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Zeldamarie
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Exactly! So so true.
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I can totally empathize with this, and it's a relief when you get over your embarrassment and realize it was no big deal. Particularly for younger people, it's a shame when embarrassment/insecurity stops someone from enjoying the hobbies they love. It makes me sad to think of someone with less confidence walking in to that same situation and not having the nerve to approach the counter and ask for Pokemon. High school probably would have been a lot more fun for me had I proudly proclaimed my love for Pokemon instead of hiding it. Pokemon is so much more fun the more fellow trainers you know, but it's impossible to find Pokemon friends if no one knows you play it. I never did get Blue exclusives like Vulpix and Sandshrew on my Red cart because I didn't have anyone to trade with... sadness. There just came a point where I told myself, "part of being mature is not feeling embarrassment over the hobbies I enjoy," and kind of used that as my mantra to get over insecurity. And I also tell myself that anyone who makes fun of me for liking Pokemon is probably just jealous that I have a cool interest and self-confidence. =P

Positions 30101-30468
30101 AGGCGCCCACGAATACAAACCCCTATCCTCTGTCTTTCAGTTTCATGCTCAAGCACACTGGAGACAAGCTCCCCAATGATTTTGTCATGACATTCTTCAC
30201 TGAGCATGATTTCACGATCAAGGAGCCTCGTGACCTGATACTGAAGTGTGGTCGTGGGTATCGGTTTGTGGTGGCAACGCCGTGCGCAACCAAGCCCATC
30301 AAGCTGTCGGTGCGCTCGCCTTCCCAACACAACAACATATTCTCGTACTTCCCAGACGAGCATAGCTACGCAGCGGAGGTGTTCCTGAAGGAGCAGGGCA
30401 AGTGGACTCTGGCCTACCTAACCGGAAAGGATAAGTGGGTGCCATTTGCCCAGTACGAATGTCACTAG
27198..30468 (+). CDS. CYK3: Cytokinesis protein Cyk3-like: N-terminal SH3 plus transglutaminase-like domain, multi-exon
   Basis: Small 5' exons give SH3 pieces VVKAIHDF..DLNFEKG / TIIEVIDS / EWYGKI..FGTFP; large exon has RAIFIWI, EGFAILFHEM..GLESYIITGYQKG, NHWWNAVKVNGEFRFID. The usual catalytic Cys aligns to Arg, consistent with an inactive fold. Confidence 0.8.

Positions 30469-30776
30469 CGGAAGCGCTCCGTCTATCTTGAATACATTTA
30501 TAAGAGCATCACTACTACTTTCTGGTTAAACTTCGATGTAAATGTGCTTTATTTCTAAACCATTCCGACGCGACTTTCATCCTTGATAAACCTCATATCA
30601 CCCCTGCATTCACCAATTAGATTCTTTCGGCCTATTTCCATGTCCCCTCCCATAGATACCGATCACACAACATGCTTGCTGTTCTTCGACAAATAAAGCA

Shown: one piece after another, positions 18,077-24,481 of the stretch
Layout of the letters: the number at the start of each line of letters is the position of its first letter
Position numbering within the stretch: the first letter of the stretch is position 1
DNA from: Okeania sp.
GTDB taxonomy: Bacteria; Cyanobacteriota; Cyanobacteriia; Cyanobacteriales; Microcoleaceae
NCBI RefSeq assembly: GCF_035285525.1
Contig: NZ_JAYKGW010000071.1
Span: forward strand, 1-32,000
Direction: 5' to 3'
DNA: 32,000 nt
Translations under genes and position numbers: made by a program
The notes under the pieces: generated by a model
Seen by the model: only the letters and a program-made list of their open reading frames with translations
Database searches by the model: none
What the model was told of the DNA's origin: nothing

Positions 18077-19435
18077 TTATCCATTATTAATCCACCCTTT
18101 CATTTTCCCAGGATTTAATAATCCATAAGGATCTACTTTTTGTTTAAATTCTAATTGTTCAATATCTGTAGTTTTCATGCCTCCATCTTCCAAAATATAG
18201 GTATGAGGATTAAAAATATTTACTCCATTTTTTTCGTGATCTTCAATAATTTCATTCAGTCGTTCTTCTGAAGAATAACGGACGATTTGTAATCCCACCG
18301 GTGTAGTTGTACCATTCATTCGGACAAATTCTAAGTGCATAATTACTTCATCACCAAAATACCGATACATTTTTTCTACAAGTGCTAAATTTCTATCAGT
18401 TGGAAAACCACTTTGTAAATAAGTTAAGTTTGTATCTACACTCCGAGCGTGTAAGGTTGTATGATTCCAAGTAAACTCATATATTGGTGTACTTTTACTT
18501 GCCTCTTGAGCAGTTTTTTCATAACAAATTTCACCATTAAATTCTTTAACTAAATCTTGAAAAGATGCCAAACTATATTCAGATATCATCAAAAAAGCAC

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Thanks for hearing me out! The relationship between editorial and PR in the games industry is definitely a topic worthy of scrutiny, but it bums me out when I see readers (not you!!) making wild accusations of corruption that I know to be way off base, so I've been kind of touchy about it lately. Your article brings up a legitimate issue though, and it's really not fair for PR to try to pit outlets against each other for exclusive coverage (again, I stress that in my experience this example is rare). I think the best way to combat this is for editorial to band together and agree to a common code of editorial integrity. Knowing my friends across various outlets though, I don't know of any other outlet that would be desperate enough to sacrifice integrity so blatantly. It's tough sometimes though, especially when we're trying to cover a game before release, because in some respect we really are at the mercy of the game publisher/PR. It's their game, so they have control over what they show to who and when they show it. It's just an unavoidable fact that before a game comes out, our access is limited to what the publisher is willing to grant. Because of this, I can see how readers can and should be skeptical of editorial coverage sometimes, since to some degree it is governed by PR. They can't control the coverage itself, but if all they want to show the press is chapter five of a particular game, every outlet's preview is going to be about chapter five. We can't write about how crappy chapter four is, because we can't write about something we haven't seen. I think sometimes this control over access is mistaken for control over content though - they can control what we see sometimes (again, this only applies to pre-release), but they never actually control what we write about what we saw/played or the tone of the writing. I'm veering off topic here (apologies again), but this is one of the reasons why I hesitate to call gaming editorial "journalism." We rarely go after scoops, since the subject that we cover is almost always simply provided to us in some capacity. Going to GameStop and buying some old games for a story on the history of glitches and bugs isn't the same thing as real investigative journalism where the journalist really has to dig and do serious legwork to get the story. So yeah, I can see why there should be skepticism when it's our job to cover a commercial product, and I think the same is true of any editorial coverage of commercial products, whether it be music or books or whatever. Maybe the mistrust is an indication that there should be more transparency in the system. I'm merely a lowly editor, so I don't speak officially for my site, but I would love to do a series that really exposes the inner workings of games editorial, so that readers and editors can all be on the same page. It's difficult to trust your source when you're not sure about how the editorial process works for that source.